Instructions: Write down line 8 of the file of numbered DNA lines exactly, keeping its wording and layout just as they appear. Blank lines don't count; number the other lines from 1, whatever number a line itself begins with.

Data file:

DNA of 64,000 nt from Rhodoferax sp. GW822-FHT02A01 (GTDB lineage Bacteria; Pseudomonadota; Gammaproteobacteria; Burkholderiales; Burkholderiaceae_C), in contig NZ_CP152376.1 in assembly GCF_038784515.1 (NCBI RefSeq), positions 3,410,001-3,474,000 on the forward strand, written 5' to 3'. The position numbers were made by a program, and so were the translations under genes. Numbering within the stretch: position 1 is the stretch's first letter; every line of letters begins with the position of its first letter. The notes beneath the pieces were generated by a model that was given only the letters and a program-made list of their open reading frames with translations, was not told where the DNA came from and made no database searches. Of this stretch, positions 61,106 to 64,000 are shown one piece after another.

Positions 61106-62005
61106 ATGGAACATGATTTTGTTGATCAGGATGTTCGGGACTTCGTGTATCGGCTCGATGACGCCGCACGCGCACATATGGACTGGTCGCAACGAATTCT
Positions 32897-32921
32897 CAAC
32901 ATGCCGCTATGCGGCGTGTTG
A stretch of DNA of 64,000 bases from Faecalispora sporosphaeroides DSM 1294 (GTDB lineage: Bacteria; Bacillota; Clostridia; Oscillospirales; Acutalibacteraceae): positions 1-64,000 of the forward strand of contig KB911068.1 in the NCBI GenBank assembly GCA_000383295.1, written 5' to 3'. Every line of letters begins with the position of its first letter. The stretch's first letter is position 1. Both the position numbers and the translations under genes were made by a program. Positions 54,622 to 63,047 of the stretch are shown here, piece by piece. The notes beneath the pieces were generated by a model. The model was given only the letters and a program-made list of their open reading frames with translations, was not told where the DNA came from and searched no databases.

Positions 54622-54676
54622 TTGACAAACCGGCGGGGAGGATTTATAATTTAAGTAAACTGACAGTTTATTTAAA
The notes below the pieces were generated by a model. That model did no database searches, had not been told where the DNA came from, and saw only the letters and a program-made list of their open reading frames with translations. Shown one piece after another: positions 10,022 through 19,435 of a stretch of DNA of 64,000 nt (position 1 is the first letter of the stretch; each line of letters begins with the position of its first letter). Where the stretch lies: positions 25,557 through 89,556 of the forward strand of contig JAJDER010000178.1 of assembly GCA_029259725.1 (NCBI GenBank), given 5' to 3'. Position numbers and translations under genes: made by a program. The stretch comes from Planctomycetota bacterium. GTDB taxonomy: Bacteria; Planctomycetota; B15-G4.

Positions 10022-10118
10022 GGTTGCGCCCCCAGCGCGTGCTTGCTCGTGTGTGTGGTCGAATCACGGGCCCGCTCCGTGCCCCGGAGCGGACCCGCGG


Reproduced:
Positions 54622-54676